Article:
Two with good hoop knowledge try to explain where all the NBA’s money went

There are two ways of looking at the financial landscape of the NBA. Then there's a third way, which you really shouldn't look at.

Starting with the uncounted third way -- don't pay attention to me, or most other punters attempting to play economist while they prattle on about the numbers behind a sport that they care about. There are exceptions in the NBA blogosphere realm, but I mean that. I have a fair idea as to what I'm talking about regarding this lockout, but at the end of the day I'm revealed as a hopeless mug. Were this a typical late-October Thursday, I'd be telling you about what the Sacramento Kings should be doing with their backcourt, and not their cooked books.

The other ways? You can listen to those who are biased and have an agenda to serve (two different things, if we're honest), or those that know what they're talking about.

NBA union employee and MacArthur Foundation genius grant winner Kevin Murphy is a renowned economist, to say the absolute least, and bias might play a role in his take on the NBA's ongoing lockout because of his work with the NBA Player Association. His take, I'm sorry, is too insightful to ignore; much less dismiss outright. Murphy knows what he's talking about, and he doesn't really need this gig in order to prove his acumen., in an admirable show of journalistic integrity, allowed the venerable Steve Aschburner to interview Murphy and post his expertly positioned rants against the NBA owners and how badly they've gone wrong. We'll post parts of the interview, but even if you're not out for NBA owner blood this is an utter must-read beyond what we'll post. Please follow up, starting with this take from Murphy:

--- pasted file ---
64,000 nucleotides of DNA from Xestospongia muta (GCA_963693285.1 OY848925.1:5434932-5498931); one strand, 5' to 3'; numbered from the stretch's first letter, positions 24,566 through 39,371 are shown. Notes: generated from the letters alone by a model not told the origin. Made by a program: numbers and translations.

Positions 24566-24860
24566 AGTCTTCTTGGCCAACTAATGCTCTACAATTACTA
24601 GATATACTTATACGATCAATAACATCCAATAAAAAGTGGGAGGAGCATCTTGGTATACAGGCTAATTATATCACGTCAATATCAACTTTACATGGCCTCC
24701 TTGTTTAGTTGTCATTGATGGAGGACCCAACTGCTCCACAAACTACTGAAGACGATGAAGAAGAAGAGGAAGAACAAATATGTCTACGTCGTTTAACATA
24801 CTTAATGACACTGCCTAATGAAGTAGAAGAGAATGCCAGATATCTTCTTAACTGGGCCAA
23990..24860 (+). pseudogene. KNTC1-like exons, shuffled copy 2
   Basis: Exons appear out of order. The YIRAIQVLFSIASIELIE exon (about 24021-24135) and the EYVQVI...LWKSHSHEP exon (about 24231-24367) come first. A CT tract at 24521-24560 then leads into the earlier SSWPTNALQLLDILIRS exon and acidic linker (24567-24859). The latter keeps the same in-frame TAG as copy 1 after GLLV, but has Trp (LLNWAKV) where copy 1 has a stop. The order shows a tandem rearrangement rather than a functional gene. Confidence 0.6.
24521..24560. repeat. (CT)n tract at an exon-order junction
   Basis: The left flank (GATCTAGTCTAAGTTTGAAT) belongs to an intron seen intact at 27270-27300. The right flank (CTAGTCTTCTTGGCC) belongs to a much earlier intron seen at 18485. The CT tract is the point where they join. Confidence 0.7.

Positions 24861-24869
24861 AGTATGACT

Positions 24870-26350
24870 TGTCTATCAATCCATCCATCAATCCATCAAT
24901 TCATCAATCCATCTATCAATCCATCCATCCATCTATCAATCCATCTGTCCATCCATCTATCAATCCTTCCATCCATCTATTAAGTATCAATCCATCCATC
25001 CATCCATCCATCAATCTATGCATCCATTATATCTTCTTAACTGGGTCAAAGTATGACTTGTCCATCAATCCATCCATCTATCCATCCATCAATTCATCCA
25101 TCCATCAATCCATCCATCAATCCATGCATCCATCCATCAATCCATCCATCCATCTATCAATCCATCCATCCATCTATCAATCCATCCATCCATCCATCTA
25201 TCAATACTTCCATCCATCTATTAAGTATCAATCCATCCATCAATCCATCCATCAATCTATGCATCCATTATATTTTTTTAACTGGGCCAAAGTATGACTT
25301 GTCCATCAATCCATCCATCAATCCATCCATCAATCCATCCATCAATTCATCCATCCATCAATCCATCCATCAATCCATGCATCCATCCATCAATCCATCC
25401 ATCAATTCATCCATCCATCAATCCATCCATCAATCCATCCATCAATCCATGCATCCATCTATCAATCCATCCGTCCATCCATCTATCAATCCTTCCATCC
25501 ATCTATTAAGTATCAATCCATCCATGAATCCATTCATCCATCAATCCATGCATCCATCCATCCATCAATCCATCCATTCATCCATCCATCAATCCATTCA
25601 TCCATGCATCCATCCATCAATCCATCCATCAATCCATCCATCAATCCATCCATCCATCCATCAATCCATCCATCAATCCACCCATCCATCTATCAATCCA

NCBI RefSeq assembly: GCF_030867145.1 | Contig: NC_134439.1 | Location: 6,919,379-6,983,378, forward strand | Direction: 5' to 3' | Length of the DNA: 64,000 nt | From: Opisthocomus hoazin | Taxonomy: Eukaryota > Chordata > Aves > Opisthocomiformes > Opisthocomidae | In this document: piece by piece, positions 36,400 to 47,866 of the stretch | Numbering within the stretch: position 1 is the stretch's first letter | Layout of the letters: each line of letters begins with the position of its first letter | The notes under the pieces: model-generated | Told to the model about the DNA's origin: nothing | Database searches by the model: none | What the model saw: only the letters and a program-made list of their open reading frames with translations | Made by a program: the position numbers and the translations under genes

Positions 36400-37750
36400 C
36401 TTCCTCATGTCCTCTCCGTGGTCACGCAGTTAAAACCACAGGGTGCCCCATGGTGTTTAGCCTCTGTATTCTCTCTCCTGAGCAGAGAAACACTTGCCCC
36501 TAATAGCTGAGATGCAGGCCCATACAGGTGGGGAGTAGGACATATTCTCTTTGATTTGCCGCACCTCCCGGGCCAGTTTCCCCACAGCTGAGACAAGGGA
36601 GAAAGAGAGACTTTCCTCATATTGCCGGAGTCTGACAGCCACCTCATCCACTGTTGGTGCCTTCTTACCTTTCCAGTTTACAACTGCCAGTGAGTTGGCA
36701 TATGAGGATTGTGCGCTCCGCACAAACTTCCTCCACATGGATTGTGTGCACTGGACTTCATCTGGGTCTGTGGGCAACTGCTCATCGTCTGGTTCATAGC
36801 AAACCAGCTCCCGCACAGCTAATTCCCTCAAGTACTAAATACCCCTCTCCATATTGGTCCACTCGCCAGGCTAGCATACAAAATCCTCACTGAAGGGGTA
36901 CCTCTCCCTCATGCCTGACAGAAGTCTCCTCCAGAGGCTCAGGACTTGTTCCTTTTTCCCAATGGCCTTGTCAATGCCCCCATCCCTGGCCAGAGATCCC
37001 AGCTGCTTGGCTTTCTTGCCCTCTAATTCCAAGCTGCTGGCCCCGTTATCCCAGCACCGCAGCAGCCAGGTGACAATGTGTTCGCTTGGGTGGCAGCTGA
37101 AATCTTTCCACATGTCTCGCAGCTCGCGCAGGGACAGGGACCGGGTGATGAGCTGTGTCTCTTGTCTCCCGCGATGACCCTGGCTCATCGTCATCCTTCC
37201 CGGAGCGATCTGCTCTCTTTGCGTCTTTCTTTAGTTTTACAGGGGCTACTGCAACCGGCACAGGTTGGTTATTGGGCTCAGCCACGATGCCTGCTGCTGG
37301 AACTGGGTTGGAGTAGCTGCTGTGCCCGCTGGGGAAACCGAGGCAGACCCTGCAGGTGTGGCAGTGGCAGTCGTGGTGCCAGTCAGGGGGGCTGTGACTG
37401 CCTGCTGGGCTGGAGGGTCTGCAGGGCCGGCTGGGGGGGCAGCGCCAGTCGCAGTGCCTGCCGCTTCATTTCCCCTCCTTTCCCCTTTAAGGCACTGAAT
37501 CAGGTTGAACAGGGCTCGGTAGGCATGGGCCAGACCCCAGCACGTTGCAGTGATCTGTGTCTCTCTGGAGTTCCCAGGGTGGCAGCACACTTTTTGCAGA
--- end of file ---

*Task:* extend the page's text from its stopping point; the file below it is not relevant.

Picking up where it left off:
I would say the primary disagreement is not over the accounting numbers. It's what you include and how you interpret the numbers. For example, the accounting picture of the NBA isn't very different from what it was five years ago or 10 years ago in terms of ratio of revenues to costs and all the rest -- it's changed very little. Which immediately tells you, wait a minute, if the underlying financial picture is similar today to what it was five years ago or 10 years ago, and people are paying $400 million or whatever for franchises, and you're telling me that these things lose money every year, something's missing, right? These people aren't stupid, right? These guys are worth billions of dollars. So why did they pay all this money for franchises that, it looks like, lose money?


Well, the answer is pretty clear. There are a couple of things that are really attractive. One is, historically, you've seen franchises appreciate in value and that appreciation has more than outstripped any cash-flow losses that you've had. And if you're in the right tax position, it's actually pretty good because you've got a tax loss annually on your operating and you've got a capital gain at the end that you accumulate untaxed until you sell it and then pay at a lower rate. So you get a deferred tax treatment on the gains and an immediate tax treatment on the losses, that's not a bad deal.